Android 12 Is Introducing A Security Dashboard, Along With Precautions For Clipboard Access

Android 12 is coming closer round the bend everyday, which gives us the perfect time to discuss it's security features. Namely, the Privacy Dashboard, and some protection for the clipboard.

Privacy maintenance has become of paramount importance in the online user space. What with hackers and the like running unabashed on platforms online or otherwise, this much makes perfect sense. The likes of phishing attacks and encounters with malware are becoming almost commonplace, and thus cybersecurity is the current hot topic for tech brands of all sorts.

Let's take the example of Apple, shall we? With the introduction of iOS 14, the tech company introduced a Tracking and Transparency feature. Now, users can very easily stop sharing their personal information with other applications, while also noting the exact sort of information these apps siphon off in the first place. No longer are security threats for the sake of targeted advertisements a concern for the Apple userbase.

Jumping off from that, Android 12's clipboard protection works in a slightly similar manner. The clipboard is a part of a device's keyboard that automatically stores whatever information and/or link a user has copied from somewhere, and wishes to paste elsewhere. How can this be a security threat? Well, many applications and online websites often take liberty with a user's clipboard, as a matter of convenience.

Often copying relevant information directly, a user can then directly paste it without copying. However, there's a catch with this. And that is that if users have copied some sensitive information, these platforms can also then access that very content as they please. The Android 12 update attempts to stopper such behavior by dropping prompts whenever a platform attempts to do such. Ultimately, a user now has autonomy on sharing clipboard access.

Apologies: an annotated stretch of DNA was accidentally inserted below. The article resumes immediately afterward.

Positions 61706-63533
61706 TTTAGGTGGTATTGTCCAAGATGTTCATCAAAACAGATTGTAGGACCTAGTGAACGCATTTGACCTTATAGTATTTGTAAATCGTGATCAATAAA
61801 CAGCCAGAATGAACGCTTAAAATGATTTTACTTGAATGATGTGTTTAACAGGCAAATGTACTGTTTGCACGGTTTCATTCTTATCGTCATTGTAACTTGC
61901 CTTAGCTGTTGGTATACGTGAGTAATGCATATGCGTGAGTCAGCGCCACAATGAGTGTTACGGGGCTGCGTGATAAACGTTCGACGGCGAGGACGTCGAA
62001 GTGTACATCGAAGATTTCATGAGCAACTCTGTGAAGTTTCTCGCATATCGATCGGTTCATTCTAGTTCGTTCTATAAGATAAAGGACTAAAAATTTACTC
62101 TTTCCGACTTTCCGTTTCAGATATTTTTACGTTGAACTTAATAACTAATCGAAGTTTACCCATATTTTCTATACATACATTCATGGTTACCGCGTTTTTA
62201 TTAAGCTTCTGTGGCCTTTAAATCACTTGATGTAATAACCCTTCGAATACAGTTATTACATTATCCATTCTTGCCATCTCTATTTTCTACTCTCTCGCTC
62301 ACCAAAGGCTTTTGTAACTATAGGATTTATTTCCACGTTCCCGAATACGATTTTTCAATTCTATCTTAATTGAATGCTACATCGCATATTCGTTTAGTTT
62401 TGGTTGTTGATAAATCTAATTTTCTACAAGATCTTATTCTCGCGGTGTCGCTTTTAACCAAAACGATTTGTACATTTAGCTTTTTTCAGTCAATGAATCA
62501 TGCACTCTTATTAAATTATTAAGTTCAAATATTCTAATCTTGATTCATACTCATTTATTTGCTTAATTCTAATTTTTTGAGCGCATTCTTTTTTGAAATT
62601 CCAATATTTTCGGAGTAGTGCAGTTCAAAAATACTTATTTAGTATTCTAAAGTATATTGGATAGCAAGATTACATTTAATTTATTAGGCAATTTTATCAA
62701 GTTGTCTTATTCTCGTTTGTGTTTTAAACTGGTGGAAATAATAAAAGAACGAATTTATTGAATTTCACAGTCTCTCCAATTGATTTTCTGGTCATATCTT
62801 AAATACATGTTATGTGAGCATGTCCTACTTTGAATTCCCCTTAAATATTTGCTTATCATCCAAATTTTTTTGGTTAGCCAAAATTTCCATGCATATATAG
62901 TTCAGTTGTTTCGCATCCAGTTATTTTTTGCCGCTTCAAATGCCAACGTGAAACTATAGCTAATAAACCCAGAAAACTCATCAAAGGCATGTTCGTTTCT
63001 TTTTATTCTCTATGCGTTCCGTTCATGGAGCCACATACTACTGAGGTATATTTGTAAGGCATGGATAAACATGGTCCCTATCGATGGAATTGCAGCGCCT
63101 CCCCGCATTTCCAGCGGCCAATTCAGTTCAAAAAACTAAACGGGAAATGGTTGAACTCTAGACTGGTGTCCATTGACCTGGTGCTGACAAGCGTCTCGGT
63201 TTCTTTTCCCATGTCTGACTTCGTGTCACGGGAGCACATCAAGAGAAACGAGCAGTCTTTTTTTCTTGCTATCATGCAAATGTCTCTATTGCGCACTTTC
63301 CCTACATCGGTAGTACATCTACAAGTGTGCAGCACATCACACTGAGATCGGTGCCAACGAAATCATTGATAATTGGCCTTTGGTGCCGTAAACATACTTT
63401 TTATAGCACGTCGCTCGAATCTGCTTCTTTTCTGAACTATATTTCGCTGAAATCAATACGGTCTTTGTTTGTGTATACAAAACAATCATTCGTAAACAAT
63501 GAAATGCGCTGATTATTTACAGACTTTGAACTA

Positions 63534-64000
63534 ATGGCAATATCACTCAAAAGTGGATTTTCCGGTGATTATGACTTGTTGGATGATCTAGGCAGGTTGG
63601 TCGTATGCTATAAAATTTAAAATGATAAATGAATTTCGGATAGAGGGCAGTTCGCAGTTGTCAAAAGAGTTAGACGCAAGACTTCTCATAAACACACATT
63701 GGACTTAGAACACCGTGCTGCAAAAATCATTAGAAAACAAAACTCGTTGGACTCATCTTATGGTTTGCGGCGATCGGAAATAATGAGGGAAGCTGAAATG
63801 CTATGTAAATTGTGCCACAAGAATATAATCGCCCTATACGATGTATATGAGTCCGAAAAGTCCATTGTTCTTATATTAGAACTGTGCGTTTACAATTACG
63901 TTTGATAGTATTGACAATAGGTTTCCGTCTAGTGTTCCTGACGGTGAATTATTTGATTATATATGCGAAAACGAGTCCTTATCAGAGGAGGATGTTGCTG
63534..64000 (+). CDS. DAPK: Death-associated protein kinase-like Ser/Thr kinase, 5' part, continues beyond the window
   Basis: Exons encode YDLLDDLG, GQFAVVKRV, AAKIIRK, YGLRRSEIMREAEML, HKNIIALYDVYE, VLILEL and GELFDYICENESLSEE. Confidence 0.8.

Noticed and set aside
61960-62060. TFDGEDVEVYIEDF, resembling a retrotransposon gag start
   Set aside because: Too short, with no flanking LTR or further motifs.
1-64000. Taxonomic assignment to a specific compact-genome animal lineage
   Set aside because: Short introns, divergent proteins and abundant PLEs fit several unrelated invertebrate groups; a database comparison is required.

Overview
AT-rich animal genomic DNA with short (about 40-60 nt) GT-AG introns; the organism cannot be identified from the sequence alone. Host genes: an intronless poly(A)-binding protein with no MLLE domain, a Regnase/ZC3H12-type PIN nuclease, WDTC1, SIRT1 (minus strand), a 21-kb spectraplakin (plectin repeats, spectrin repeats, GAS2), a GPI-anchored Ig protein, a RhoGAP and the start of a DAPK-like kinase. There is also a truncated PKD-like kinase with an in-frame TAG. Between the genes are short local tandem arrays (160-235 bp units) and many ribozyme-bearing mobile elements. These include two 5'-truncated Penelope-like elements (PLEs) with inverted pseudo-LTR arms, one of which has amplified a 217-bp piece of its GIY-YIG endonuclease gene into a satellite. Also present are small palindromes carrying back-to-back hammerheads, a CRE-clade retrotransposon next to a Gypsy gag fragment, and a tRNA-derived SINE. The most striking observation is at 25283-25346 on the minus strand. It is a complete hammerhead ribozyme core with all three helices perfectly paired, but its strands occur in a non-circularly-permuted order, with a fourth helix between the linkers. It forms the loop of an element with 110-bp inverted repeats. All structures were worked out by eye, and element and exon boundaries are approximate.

The other interface update in Android 12 is the Security Dashboard. Users can access this in order to pull up information relating to camera, microphone, and device location usage. The Dashboard highlights which apps have access to the three, and when (if at all) any of them were utilized. If the camera or microphone is being used by an application, the Dashboard also gives off a warning prompt, allowing users to shut the app's usage down if need be. It's also interesting to note that Google's own applications will also be allegedly subject to the Security Dashboard's watchful eye and prompts.

Sources: 1 / 2 / 3.

Read next: Google Boasts 3 Billion Active Android Devices Around Globally
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